As the State of California does not make contributions to the MPP Program, those State of California contributions shown in Schedule A should be excluded from total contributions when considering the proportionate share factor for the net OPEB liability. As such, employers will need to recalculate their proportionate share factor using information presented in Schedule A. To do this, employers would divide their total CalSTRS calculated and allocated contributions by Total CalSTRS-calculated employer contributions at the bottom of Schedule A.

The following is a screenshot of a fictional Schedule A for the fiscal year ended June 30, 20X1 to be used for example purposes:

Image shows a fictitious Schedule A for the fiscal year ended June 30, 20X1, with example unified school districts listed as employers.  The Schedule A displays table column headers, from left to right, for Employer reporting number, employer name, CalSTRS-calculated employer contributions, SB 90 contributions allocated to employer, total calculated and allocated contributions, and employer proportionate share of total calculated and allocated contributions.  The first row data is as follows: 10001, Unified School District #1, $1,100,000, $200,000, $1,300,000, 1.524%.  The second row data is as follows: 10002, Unified School District #2, $8,200,000, $1,500,000, $9,700,000, 11.372%.  The third row data is as follows: 10003, Unified School District #3, $3,200,000, $600,000, $3,800,000, 4.455%.  The fourth row data is as follows: 10004, Unified School District #4, $11,300,000, $2,100,000, $13,300,000, 15.592%.  The fifth row data is as follows: 10005, Unified School District #5, $8,100,000, $1,500,000, $9,500,000, 11.137%.  The sixth row data is as follows: 10006, Unified School District #6, $11,600,000, $2,100,000, $13,700,000, 16.061%.  The next row shows totals by column: CalSTRS-calculated employer contributions of $43,500,000, SB 90 contributions allocated to employer of $8,000,000, total calculated and allocated contributions of $51,300,000.  The next row shows State of California contributions (nonemployer contributing entity) total calculated and allocated contributions of $34,000,000.  The final row shows total employer and state contributions included in the proportionate share calculation of $85,300,000.

 

Based on the data above, Unified School District #1 would use this Schedule A to recalculate its proportionate share factor for the MPP Program by excluding the nonemployer contributing entity (State of California) as follows:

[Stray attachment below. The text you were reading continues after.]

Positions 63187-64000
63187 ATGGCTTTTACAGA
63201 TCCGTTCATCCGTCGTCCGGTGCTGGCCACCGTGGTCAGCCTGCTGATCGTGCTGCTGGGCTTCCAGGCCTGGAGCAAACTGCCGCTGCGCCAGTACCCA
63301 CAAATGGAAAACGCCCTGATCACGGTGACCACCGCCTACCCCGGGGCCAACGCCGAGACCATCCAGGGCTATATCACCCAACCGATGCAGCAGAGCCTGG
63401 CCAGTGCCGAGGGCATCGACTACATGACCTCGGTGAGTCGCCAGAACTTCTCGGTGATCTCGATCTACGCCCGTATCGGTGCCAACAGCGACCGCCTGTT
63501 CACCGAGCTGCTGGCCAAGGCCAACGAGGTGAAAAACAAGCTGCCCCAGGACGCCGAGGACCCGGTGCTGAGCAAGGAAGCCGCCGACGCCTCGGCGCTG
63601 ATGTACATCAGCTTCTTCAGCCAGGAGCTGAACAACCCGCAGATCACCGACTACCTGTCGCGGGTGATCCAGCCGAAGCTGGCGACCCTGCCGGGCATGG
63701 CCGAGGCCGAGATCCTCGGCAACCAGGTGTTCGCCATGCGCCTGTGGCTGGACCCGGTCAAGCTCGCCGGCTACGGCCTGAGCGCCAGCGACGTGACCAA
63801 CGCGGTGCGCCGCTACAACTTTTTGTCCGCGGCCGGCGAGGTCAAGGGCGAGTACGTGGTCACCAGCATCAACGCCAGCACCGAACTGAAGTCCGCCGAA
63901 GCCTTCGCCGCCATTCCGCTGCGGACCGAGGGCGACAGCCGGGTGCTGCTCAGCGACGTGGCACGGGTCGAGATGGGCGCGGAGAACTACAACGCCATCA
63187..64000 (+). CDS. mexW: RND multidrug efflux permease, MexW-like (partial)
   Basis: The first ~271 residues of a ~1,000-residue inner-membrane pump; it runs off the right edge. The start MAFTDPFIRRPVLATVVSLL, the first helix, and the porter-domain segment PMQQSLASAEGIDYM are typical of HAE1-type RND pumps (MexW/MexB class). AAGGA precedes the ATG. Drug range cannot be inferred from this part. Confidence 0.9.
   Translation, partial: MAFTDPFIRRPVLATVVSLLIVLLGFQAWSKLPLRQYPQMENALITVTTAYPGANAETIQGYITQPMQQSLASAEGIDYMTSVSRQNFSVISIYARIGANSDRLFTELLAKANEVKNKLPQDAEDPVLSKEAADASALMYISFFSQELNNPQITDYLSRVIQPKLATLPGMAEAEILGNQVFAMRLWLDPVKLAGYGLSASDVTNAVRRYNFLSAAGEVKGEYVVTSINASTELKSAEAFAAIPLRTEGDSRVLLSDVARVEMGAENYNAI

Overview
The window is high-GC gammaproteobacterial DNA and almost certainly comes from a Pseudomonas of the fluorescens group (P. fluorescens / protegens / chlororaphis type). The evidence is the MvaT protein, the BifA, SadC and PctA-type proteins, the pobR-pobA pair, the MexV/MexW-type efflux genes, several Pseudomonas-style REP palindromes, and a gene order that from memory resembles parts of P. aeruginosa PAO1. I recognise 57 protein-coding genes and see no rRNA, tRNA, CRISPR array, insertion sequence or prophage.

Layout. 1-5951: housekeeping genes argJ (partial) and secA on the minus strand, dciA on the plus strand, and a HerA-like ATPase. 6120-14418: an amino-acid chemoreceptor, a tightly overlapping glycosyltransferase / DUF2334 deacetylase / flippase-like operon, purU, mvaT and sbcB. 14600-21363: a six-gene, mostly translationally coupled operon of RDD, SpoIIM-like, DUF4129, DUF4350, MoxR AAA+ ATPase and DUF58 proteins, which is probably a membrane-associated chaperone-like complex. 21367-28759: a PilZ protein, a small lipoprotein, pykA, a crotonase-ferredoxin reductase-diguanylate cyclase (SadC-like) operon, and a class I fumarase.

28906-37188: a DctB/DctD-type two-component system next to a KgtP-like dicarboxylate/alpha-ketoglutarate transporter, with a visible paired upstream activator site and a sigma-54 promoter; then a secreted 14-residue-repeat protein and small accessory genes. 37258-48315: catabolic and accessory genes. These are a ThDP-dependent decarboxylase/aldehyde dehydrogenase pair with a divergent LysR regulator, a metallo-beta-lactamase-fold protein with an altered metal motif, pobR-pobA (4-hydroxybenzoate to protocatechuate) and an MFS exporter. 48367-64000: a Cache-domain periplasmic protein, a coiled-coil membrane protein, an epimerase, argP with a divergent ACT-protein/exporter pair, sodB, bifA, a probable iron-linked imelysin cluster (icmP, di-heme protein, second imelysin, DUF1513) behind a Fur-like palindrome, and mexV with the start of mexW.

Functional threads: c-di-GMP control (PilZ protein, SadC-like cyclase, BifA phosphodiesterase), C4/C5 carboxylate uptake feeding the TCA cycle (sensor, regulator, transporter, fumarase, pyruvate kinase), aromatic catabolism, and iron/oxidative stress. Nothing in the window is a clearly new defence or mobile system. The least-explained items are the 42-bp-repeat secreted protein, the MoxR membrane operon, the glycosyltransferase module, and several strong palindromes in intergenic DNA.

[A]Unified School District #1 – Total calculated and allocated contributions (Schedule A)$1,300,000
[B]Total CalSTRS-calculated employer contributions (Schedule A)$51,300,000
[A] / [B]Recalculated proportionate share factor excluding nonemployer contributing entity2.534%

 

How do I use the calculated proportionate share factor to determine my district’s net OPEB liability? 

The following is an example of calculating proportionate share of the net OPEB liability (which can be found within Note 4 (Net OPEB liability of employers), within the Annual Comprehensive Financial Report). This calculation uses a fictional net OPEB liability of employers as of June 30, 20X1, along with the recalculated proportionate share factor from the previous question for example purposes.

[A]Net OPEB liability of employers (Note 4)$400,000,000
[B]Recalculated proportionate share % based on total employer contributions (excluding State of California contributions)2.534%
[A] * [B]Unified School District #1’s share of the net OPEB liability$10,136,000

Employers may use this process each year to calculate their current proportionate share factor, and NOL.

Do I have to use the proportionate share of contributions schedule provided by CalSTRS? What are my other options? 

No, school employers are not required by the new accounting standards to use the proportionate share calculated by CalSTRS. Each employer’s method of determining their proportionate share of the net OPEB liability, deferred inflows and outflows of resources, and OPEB expense of the MPP Program is an accounting policy decision that each employer should consult on with their auditors.

How did CalSTRS calculate my school employer’s contributions on Schedule A? 

CalSTRS calculates current year contributions due based on current year creditable earnings for active members as reported by employers. Since cash remittances of contributions due are received from employers prior to reports of creditable earnings by member, CalSTRS accrues employer contributions due monthly based on estimates. In addition, CalSTRS recognizes contributions and adjustments to contributions reported in the current year for service performed in a prior year as they are reported by employers.

The specific types of contributions included are:

  • Monthly contributions, including accruals, to the Defined Benefit Program for the CalSTRS 2% at 60 under Education Code §§ 22950 and 22951.
  • Monthly contributions, including accruals, to the Defined Benefit Program for the CalSTRS 2% at 62 formula under Government Code § 7522.30.
  • Excess service contributions, including accruals, to the Defined Benefit Supplement Program under Education Code § 22905(b)(1).
  • Employer contributions to the Cash Balance Benefit Program under Education Code §§ 26503 and 26503.5.
  • Employer contributions to the Defined Benefit Supplement Program for limited-term compensation increases under Education Code § 22905(b)(3).
  • Employer contributions for members who participate in the reduced workload program under Education Code § 22713(e).
  • Employer contributions for members which serve as an elected officer in an employee organization under Education Code § 22711(a)(3).